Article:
The children

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Education

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Protection

© 2005, UNICEF Jamaica; Noorani
Teenage boys learn to play the guitar at a school for street children and children at risk in Kingston

The high rates of crime and violence experienced in Jamaica significantly impact the lives of children. Between January-October 2010, boys and girls aged 10-19 years accounted for 25.4 per cent of all intentional injuries and 27.4 per cent of all stab wound cases. In 2010, 4,500 cases of abuse were reported to the Office of the Children’s Registry (OCR), 62 per cent of them being girls. “Neglect”[1] accounted for 56.2 per cent of the reported types of abuse, followed by physical (18.6 per cent) and sexual abuse (18.2 per cent). 

The cumulative effect of children’s exposure to violence has a devastating impact on learning and behaviour. The data show that children and adolescents account for approximately 26 per cent of perpetrators of major crimes. Eight hundred and fifteen children[2] and adolescents aged 12-19 years were arrested for committing a major crime[3] in 2010, with approximately 89% of them aged 15-19 years.  There were 1,796 child and adolescent victims of major crime; 61 per cent were in the 15-19 age group and 39 per cent 0-14. Vulnerability of females in the 15-19 age group is evident in the fact that 1,127 were reported as having been a victim of rape or carnal abuse. This equals 63 per cent of all victims aged 0-19 years.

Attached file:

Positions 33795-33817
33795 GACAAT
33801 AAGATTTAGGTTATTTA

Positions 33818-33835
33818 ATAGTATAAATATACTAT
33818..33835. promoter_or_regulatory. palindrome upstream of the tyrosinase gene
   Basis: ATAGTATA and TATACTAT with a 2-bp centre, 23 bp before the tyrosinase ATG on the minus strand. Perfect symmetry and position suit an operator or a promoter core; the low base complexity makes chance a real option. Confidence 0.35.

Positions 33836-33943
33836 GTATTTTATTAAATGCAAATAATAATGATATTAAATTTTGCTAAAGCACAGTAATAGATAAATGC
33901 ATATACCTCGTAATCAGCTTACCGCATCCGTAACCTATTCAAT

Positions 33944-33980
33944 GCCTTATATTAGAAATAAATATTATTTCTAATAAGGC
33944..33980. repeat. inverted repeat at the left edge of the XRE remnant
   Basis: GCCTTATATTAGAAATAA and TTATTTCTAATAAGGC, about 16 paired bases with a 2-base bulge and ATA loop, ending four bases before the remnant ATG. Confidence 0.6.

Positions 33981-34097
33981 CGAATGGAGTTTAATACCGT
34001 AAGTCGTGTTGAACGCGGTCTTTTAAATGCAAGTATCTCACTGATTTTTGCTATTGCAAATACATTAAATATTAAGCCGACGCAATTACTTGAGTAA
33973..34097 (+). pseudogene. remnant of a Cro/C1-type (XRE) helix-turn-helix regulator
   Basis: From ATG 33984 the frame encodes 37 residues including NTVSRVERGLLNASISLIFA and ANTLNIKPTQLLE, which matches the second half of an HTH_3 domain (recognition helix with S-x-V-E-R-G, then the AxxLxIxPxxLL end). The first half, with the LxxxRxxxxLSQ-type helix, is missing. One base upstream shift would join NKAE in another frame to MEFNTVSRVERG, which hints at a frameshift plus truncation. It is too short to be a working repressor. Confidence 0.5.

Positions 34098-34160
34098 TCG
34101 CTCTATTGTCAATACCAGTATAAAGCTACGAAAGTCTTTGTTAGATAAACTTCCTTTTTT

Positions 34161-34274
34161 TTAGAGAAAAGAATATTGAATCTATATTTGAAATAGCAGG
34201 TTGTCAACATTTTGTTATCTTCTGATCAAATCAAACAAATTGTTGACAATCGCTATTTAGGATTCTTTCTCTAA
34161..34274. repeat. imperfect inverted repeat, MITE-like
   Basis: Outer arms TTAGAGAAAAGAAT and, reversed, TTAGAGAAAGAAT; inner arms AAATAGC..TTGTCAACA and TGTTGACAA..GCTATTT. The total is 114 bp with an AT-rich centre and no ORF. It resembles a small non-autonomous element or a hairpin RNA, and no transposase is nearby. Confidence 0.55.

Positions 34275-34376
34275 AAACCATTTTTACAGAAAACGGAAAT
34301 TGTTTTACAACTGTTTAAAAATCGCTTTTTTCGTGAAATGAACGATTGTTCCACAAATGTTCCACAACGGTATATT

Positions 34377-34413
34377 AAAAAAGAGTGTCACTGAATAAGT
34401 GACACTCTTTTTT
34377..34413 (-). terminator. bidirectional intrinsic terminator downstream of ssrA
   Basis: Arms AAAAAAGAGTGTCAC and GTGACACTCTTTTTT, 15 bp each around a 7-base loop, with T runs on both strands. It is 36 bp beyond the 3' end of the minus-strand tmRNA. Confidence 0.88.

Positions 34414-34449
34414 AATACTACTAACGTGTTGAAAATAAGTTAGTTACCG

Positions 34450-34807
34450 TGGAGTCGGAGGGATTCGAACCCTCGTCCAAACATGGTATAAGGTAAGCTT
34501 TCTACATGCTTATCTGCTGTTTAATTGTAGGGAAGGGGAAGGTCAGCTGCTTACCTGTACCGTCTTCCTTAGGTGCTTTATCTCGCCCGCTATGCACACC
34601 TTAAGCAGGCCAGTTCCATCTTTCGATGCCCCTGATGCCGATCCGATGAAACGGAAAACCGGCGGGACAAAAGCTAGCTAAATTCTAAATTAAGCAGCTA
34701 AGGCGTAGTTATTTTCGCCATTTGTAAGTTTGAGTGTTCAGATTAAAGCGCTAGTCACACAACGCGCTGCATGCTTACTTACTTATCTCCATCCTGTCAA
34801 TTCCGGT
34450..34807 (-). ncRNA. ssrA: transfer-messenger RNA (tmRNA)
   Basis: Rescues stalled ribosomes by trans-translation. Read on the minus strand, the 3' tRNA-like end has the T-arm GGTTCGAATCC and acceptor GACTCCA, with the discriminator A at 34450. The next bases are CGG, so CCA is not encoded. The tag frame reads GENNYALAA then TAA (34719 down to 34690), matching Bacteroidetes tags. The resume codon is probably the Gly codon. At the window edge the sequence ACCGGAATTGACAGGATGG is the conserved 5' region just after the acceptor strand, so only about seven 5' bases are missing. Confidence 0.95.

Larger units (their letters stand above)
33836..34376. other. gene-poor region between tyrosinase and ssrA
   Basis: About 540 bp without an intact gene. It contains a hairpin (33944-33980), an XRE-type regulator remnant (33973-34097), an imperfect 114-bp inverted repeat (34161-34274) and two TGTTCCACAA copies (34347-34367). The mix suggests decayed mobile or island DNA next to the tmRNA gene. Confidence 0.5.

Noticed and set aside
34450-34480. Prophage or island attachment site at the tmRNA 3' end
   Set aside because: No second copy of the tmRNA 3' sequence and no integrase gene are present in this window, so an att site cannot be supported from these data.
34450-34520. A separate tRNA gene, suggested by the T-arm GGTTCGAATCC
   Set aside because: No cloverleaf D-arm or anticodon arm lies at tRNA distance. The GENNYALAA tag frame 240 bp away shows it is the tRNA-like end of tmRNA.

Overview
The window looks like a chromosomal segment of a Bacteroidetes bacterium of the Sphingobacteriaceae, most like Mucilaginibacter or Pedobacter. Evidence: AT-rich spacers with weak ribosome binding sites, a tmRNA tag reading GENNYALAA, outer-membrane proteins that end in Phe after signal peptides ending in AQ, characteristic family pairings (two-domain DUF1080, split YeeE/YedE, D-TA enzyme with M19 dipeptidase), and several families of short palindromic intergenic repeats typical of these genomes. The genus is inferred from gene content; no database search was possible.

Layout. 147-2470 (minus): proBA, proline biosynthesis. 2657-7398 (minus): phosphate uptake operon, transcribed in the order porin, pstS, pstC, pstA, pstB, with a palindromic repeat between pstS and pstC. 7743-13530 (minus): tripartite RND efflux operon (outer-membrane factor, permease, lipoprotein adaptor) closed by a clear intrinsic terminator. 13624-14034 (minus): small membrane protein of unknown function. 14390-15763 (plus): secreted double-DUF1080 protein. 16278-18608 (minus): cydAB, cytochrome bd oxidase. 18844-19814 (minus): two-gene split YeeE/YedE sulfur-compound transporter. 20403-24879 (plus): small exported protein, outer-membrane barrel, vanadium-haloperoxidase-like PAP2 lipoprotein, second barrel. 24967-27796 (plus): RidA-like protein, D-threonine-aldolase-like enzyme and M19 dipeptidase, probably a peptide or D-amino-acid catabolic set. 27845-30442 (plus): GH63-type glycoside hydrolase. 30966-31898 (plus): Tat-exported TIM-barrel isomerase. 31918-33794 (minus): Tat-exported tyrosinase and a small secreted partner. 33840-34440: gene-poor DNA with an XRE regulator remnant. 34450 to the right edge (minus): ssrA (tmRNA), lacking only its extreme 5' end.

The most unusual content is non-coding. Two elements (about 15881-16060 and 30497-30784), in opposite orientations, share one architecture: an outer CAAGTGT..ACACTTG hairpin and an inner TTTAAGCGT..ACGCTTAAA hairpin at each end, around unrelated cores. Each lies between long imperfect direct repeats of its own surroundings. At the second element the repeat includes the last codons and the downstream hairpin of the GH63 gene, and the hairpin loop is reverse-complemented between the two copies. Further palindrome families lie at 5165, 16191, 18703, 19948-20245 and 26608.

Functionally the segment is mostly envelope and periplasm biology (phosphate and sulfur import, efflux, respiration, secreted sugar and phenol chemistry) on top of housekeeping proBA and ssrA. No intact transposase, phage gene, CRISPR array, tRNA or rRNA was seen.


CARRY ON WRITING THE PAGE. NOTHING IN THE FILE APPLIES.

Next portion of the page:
Children and adolescents (0-19 years) accounted for 31 per cent of persons treated for attempted suicide at public hospitals from January to October 2010. The 2010 Global School Health Survey reported that 21.1 per cent of females and 23.1 per cent of males aged 13-15 years admitted to attempting suicide. Access to mental health services is limited, and vulnerable adolescents are particularly challenged in accessing proper diagnosis, medication or any support services.

 

 


[1]Neglect is any serious disregard for a child's supervision, care, or discipline. It includes the failure of a caregiver to provide for a child's basic needs, abandonment and exposing a child to danger

[2] Under Jamaican law, children under 12 years cannot be charged with a crime

[3] Major crimes include murder, shooting, robbery, larceny, carnal abuse and rape

 

 

 

 

Children and Violence

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